(hell, yeah) Scarleteen

so very much more at: scarleteen.com
we heart it.

rookiemag:

Relationships Are Work

A beginners’ guide to being a good partner.

Words by Emily, illustrations by Ana.

autostraddle:

New Report Reveals Bisexual Youth Face Specific Challenges — and Need Our Support

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Bisexuals aged 13-17 experience lower levels of happiness, higher rates of alcohol and drug use, and lower levels of social and family acceptance and support than their straight, gay and lesbian peers, according to a new report from the Human Rights Commission in partnership with BiNet USA, Bisexual Resource Center, and Bisexual Organization Project.

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the-courage-to-heal:

Traumatic bonding is a hit with abusers, because it helps him to maintain much-needed control. It helps him keep you where he wants you: tethered to him and his soul-destroying behaviour. But, the bond isn’t as iron-clad as he imagines. Here’s five things he hopes you don’t know about traumatic-bonding, and how to shake off the shackles.

1. What is trauma bonding?

Traumatic-bonding is an intense attachment to your abuser. It happens when you feel emotionally and physically dependent upon a dominant partner – who dishes out abuse and rewards so you believe that he’s all-powerful.

“powerful emotional attachments are seen to develop from two specific features of abusive relationships: power imbalances and intermittent good-bad treatment.”

2. Abusers reward and abuse to maintain power

Your abuser is all about power and control. He (or she) systematically erodes your ability to think and act independently, using a range of manipulative tactics which may include:

physically abusing or intimidating you, gas-lighting you so you doubt our own judgement, isolating you from friends and family that may be able to help, manipulative lies designed to undermine your self-esteem and run you down, making sure that your time, energy and other resources are focussed on solely his needs keeping you continually short of money (financial abuse).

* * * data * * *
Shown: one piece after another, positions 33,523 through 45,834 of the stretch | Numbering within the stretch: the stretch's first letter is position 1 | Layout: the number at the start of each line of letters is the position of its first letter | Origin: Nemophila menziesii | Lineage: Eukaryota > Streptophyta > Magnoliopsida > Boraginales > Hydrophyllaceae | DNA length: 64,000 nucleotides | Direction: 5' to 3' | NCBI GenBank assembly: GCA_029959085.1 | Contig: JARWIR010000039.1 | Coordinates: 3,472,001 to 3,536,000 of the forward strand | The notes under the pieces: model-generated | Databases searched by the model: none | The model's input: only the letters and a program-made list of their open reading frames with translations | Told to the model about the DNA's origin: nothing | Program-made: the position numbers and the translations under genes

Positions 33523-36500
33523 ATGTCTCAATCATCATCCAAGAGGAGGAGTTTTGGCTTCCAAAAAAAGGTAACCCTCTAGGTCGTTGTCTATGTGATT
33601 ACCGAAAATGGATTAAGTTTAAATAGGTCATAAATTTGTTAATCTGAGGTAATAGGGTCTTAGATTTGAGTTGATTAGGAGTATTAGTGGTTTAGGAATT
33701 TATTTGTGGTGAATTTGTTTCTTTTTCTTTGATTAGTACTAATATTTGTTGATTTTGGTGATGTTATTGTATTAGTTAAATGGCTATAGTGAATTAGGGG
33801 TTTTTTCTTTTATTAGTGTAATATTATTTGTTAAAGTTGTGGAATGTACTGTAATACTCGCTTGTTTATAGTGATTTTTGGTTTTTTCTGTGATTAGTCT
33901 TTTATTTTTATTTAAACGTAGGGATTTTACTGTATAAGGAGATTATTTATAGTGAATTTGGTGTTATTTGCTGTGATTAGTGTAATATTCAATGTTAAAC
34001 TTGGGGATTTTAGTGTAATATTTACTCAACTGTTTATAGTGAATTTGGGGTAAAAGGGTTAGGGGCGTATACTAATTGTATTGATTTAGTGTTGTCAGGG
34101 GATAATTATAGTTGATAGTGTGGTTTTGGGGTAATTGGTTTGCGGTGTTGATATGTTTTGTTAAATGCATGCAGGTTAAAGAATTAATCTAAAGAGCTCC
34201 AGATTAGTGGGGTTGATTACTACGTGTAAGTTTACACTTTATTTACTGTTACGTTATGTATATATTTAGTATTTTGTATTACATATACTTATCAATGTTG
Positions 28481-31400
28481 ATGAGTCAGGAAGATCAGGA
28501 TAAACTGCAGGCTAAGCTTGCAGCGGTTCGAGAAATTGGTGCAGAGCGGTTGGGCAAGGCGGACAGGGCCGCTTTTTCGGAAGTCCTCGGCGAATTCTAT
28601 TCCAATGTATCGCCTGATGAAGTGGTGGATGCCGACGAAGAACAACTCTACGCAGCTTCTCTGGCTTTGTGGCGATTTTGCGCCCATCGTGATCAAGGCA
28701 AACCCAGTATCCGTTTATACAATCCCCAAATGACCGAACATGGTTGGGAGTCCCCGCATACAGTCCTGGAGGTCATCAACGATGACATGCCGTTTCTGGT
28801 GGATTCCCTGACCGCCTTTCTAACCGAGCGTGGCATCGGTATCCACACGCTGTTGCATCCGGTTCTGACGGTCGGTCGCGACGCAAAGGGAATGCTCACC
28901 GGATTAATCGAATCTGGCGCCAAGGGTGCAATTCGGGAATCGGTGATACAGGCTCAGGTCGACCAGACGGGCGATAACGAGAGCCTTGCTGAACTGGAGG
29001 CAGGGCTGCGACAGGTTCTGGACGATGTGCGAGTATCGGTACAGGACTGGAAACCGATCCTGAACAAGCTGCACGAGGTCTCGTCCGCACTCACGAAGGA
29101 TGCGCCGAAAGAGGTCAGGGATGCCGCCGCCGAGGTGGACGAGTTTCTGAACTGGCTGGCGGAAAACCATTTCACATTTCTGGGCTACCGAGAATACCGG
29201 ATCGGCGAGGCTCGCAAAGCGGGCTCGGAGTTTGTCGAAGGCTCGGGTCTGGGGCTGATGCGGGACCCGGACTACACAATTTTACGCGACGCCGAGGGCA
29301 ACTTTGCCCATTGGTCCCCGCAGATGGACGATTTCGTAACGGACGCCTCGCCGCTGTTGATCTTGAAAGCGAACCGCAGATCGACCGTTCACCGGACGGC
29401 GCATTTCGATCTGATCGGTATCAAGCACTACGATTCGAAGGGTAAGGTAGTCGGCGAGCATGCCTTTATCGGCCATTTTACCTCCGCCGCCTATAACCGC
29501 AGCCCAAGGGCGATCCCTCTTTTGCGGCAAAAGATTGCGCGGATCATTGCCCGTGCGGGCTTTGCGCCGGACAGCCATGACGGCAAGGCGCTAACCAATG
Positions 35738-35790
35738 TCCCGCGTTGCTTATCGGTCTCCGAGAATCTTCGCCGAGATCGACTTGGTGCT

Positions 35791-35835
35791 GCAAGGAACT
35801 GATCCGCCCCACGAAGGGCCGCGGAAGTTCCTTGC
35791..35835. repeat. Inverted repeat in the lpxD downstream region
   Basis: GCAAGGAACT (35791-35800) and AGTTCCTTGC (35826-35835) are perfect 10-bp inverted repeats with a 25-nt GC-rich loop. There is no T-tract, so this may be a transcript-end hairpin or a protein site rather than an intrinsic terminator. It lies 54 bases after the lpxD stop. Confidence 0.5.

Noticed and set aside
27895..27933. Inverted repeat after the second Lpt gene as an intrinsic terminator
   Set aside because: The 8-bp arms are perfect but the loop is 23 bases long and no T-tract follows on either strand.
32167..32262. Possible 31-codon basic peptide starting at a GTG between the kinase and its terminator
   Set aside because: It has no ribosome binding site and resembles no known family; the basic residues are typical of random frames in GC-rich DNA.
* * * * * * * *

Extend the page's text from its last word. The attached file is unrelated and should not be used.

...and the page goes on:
What’s more, most abusers pepper their abuse with ‘rewards for good behaviour’. Maybe you get a thank-you kiss for managing to get his dinner on the table at the right time. Perhaps he takes you out for dinner to make up for last night’s drunken tirade. You may have heard – at least once, and probably repeatedly – that you are the best thing that ever happened to him (when he isn’t labelling you as worthless or making you feel the same way without saying the actual word.) You feel relief, hope, and even happiness – however temporary.

3. Abusers want us to feel dependent

He controls whether you are happy or sad, whether you are safe or in pain, if you are secure and comfortable or lonely and filled with self-loathing. Under this determined conditioning, you may (inaccurately) believe he is stronger than you. While this may make you cleave to him for protection, it also fuels your sense of powerlessness – making it harder to challenge or escape him.

In time, like a baby, you feel dependent upon your abuser for all of your emotional and physical needs. You form a powerful emotional attachment to him, which he doggedly reinforces through a pattern of abuse and reward.

Learning theorists have found that this intermittent reinforcement/punishment pattern develops the strongest of emotional bonds. Particularly intense relationships and extreme abuse forms even stronger feelings of attachment.